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Mining group Glencore is locked in an existential battle in the toughest of arenas. With a share price that’s now lost three quarters of its value in six months, the company’s stock took another massive hit in Hong Kong this morning. Traders have latched onto worries about the company’s debt mountain which have been amplified by concerned reports from investment banks Investec and Goldman Sachs. South African Ivan Glasenberg’s company is now fighting for its life. Its fall from grace been so rapid that we’re reminded of author Ernest Hemingway’s warning of how someone goes bankrupt – “gradually, then suddenly.” Glasenberg is smart, tough and able to hold his corner in any fight. He’s going to need those attributes during the next few weeks as traders test Glencore’s resilience. Those running other mining majors BHP Billiton, Anglo American, Rio Tinto and Vale will be watching with more than casual interest. Because should Glencore fold, one of them is certain to be the next target. – Alec Hogg
by Thomas Biesheuvel, Eddie van der Walt and Jesse Riseborough
(Bloomberg) — Ivan Glasenberg is running out of luck.
The South African-born accountant, whose Glencore Plc rode the China-fueled boom in commodities the past 10 years like no one else, is emerging as the most prominent casualty of the bust.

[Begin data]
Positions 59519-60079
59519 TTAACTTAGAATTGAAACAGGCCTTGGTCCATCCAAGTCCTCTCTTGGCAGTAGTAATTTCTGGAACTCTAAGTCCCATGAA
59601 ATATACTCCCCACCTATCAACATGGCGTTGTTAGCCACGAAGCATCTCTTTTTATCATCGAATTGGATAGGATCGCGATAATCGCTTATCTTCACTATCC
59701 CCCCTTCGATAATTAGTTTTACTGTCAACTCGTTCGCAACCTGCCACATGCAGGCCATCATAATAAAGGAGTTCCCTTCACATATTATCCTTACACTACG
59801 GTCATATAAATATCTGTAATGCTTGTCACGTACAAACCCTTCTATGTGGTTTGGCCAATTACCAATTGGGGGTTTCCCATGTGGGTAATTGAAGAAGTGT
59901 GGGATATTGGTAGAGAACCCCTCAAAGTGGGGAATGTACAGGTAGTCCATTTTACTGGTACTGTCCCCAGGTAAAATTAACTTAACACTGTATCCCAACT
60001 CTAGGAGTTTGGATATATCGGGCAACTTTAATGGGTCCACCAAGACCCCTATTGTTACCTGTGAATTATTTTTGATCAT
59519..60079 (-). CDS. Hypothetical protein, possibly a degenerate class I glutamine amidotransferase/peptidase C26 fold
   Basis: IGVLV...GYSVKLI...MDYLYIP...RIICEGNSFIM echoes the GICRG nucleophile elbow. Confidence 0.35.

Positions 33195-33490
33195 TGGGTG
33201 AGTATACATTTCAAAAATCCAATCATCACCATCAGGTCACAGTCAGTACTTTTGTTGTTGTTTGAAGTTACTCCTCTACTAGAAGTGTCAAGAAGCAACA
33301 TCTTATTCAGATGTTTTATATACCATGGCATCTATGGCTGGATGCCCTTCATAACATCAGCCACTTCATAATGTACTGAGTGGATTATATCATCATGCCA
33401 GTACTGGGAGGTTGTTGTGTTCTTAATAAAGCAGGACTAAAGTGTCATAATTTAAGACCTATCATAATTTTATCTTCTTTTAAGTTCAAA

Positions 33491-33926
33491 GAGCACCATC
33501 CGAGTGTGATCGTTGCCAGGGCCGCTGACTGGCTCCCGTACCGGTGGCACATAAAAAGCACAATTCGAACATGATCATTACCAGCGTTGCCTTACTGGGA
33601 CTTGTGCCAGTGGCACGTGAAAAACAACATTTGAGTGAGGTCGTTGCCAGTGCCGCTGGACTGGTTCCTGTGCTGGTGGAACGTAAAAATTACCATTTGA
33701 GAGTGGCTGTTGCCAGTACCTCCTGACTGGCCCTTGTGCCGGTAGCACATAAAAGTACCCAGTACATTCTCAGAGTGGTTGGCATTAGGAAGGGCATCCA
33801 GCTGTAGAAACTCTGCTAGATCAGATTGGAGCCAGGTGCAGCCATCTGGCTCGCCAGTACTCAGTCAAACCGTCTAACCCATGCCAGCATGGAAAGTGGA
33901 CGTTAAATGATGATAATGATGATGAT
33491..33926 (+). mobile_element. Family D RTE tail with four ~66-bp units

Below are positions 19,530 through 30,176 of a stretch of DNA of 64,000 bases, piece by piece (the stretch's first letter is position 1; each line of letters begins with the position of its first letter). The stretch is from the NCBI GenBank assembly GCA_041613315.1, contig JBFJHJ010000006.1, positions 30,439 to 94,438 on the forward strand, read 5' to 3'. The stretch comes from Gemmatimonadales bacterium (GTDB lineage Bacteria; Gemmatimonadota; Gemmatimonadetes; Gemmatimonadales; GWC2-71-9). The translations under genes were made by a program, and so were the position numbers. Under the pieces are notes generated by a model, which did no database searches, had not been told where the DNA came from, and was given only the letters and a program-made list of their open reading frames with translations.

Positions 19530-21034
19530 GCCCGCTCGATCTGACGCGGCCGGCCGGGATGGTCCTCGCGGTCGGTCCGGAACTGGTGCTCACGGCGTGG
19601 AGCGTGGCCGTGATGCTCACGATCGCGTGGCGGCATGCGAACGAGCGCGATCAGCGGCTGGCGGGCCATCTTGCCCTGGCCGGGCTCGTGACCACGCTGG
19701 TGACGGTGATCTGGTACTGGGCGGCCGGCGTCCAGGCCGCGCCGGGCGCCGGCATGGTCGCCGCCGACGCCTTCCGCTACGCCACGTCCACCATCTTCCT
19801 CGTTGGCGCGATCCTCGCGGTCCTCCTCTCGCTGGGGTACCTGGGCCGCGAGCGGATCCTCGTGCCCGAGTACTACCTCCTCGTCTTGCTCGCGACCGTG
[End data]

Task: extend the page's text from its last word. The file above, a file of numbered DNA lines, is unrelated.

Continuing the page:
The descent has been so swift that many investors are now wondering where it will end. As Glencore’s share price fell by 27 percent in Hong Kong Tuesday, the credit markets registered mounting worries about its debt load: Its bonds tumbled and derivatives traders started demanding upfront payments to protect against a default by the company, the first time that’s happened since 2009. Its London shares plunged by almost a third Monday, bringing losses since March to about 76 percent.
“People smell blood, and they are circling,” said Clive Burstow, who helps manage $44 billion at Baring Asset Management in London. “The market is looking for someone to test and Glencore is in the sights.”
While traders were at a loss to identify the catalyst for Monday’s rout, the underlying reasons have remained constant: commodity prices are too low, Glencore’s debt is too high and growth in China, the engine that drove prices for everything from copper to coal to oil is the weakest it’s been in a quarter century.
In recent weeks, Glencore has sought to reassure investors by promising to prepare its finances for any doomsday scenario. Even after scrapping the dividend, raising $2.5 billion in a share sale and vowing to sell assets, the selloff has continued.
“All of the miners, including Glencore, broke nearly every rule in the mining books these past 10 years — and that includes the holy books about debt,” Peter Major, a mining analyst at Cadiz Corporate Solutions in Cape Town, said by phone. “Now almost all of them are paying the price.”
At its height in 2014, Glencore was worth more than $85 billion after its $29 billion all-share takeover of Xstrata Plc, then the world’s biggest coal exporter. Even as recently as August 2014, Glasenberg made an approach to buy Rio Tinto Group, the second-biggest miner. That was rebuffed. As of Monday in London, Rio’s market capitalization was $59 billion, almost four times Glencore’s.